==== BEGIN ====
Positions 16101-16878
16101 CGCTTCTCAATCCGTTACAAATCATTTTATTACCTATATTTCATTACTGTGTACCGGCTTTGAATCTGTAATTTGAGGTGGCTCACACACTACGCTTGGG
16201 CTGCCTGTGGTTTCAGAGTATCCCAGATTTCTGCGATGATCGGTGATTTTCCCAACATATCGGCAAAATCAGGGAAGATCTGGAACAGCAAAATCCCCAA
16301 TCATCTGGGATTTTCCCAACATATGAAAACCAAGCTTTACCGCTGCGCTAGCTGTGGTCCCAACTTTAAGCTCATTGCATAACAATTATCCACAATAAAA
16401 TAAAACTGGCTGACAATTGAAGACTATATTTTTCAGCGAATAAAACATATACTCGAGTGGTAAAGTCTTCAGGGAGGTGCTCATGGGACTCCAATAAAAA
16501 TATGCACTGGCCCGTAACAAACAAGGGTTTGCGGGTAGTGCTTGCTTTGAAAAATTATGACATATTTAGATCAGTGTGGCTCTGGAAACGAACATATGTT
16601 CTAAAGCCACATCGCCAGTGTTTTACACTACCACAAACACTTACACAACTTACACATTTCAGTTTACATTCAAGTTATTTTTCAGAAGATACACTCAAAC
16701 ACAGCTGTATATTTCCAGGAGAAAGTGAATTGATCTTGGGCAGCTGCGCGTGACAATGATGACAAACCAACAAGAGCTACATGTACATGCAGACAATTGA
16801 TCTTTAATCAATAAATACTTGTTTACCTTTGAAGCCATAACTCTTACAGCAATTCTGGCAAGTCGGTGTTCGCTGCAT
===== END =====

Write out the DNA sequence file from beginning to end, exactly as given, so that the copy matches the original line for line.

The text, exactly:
Positions 16101-16878
16101 CGCTTCTCAATCCGTTACAAATCATTTTATTACCTATATTTCATTACTGTGTACCGGCTTTGAATCTGTAATTTGAGGTGGCTCACACACTACGCTTGGG
16201 CTGCCTGTGGTTTCAGAGTATCCCAGATTTCTGCGATGATCGGTGATTTTCCCAACATATCGGCAAAATCAGGGAAGATCTGGAACAGCAAAATCCCCAA
16301 TCATCTGGGATTTTCCCAACATATGAAAACCAAGCTTTACCGCTGCGCTAGCTGTGGTCCCAACTTTAAGCTCATTGCATAACAATTATCCACAATAAAA
16401 TAAAACTGGCTGACAATTGAAGACTATATTTTTCAGCGAATAAAACATATACTCGAGTGGTAAAGTCTTCAGGGAGGTGCTCATGGGACTCCAATAAAAA
16501 TATGCACTGGCCCGTAACAAACAAGGGTTTGCGGGTAGTGCTTGCTTTGAAAAATTATGACATATTTAGATCAGTGTGGCTCTGGAAACGAACATATGTT
16601 CTAAAGCCACATCGCCAGTGTTTTACACTACCACAAACACTTACACAACTTACACATTTCAGTTTACATTCAAGTTATTTTTCAGAAGATACACTCAAAC
16701 ACAGCTGTATATTTCCAGGAGAAAGTGAATTGATCTTGGGCAGCTGCGCGTGACAATGATGACAAACCAACAAGAGCTACATGTACATGCAGACAATTGA
16801 TCTTTAATCAATAAATACTTGTTTACCTTTGAAGCCATAACTCTTACAGCAATTCTGGCAAGTCGGTGTTCGCTGCAT